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How to make a repeat pattern

| By: Gill Chantler (Community manager / illustrator @ Briefbox)

Creating your first repeat pattern can be a tricky technique to master. There are so many approaches to choose from online which can often rather than not involve a lot of mathematical equations and overly complicated layouts… Though don’t panic, if you’re not the most technically minded. For this blog, I’m going to show you a really easy technique on how to create your first repeat pattern design. Check out my steps below!

Step 1. Sketch your design out
On a clean piece of paper sketch out your design. It is very important that your design is sketched out in the centre and does not touch the edges of the page. You also don’t have to worry about creating a perfectly symmetrical design here. The best thing about this technique is that even the loosest, most organic illustration will work well as fully resolved and repeatable textile design.

Step 2. Prepare your artwork
Once you’re happy with the design, scan it into your computer and get it up on photoshop. Have a quick play with the levels, brightness and contrast to remove any smudges or marks on the page. Now you should be left with a nice, clean image with clear black outlines. If you’d like to add any colour to the image, now’s the time! Lock your layers and apply some awesome colours to your artwork. I would advise that you work to a limited colour palette. Too many colours can overcomplicate the design, once it’s replicated. So keep it nice and straightforward at this stage!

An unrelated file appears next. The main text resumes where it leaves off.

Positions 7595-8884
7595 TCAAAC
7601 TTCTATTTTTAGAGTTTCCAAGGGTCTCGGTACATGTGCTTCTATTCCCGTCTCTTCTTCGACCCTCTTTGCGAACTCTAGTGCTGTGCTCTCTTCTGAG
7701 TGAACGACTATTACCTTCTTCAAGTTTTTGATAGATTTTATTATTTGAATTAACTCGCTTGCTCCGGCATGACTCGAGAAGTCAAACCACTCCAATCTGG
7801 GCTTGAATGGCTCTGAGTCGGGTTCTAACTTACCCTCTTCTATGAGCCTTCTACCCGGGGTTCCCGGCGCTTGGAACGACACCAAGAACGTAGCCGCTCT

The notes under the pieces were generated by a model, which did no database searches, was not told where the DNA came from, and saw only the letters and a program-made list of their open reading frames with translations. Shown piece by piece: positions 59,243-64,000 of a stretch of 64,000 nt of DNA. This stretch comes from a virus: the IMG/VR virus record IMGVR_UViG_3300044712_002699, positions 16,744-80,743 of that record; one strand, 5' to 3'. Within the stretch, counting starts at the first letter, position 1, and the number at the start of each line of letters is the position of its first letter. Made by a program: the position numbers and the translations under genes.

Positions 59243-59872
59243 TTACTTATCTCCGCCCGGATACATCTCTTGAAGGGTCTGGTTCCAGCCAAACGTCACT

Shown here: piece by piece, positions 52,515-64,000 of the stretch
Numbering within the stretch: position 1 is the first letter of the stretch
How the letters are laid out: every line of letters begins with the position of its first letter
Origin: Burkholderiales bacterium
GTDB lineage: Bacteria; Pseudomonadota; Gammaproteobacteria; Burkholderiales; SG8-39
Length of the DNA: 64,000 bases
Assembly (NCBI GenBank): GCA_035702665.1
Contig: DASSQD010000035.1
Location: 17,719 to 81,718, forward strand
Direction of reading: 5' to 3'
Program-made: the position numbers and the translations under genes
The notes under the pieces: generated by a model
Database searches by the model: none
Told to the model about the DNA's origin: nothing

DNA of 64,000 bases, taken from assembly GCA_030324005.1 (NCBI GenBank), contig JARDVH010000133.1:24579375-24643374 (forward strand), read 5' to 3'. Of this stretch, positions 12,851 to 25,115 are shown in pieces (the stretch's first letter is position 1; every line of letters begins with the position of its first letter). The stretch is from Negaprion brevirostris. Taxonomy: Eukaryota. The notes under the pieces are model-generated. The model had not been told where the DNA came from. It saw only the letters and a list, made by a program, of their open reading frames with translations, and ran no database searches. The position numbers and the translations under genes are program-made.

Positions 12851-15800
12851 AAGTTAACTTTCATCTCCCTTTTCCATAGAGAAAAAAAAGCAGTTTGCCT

3. Save down your ‘master’ design
For safe keeping, save your initial design as a ‘master’ copy. You will need this design in the final stages of creating your repeat pattern.

4. Create your repeat!
Now you should have the design, nicely placed in the centre of your artboard, coloured and ready for turning into a repeat pattern. Select the ‘filter’ option in your drop down menu. Click ‘other’ and scroll down to ‘offset’. From here click ‘wrap around’ and play with the horizontal and vertical values until your design is cut up and touching the four outer edges of your artboard. Don’t panic(!) remember, that you haven’t lost your original design as it’s been saved in the earlier stages of this process.

5. Finalise your repeat pattern
This bit’s a little fiddly, so take the steps nice and slowly! Place your original design into the centre of the page. In order to turn this into a tile-able pattern, go back to your drop down menu and click edit> pattern> define pattern. Name and save your pattern. From here, click layer> layer style> pattern overlay. This pattern will now be saved as a layered file, which you can use as a repeat at your leisure!

And here’s my finished design:


As the final stages of this design are a little technical, I would advise doing some initial trial versions to nail down the technique, before working on your first professional brief for a client. All in all, I hope you’ve enjoyed this process and feel confident about creating your first repeat pattern!

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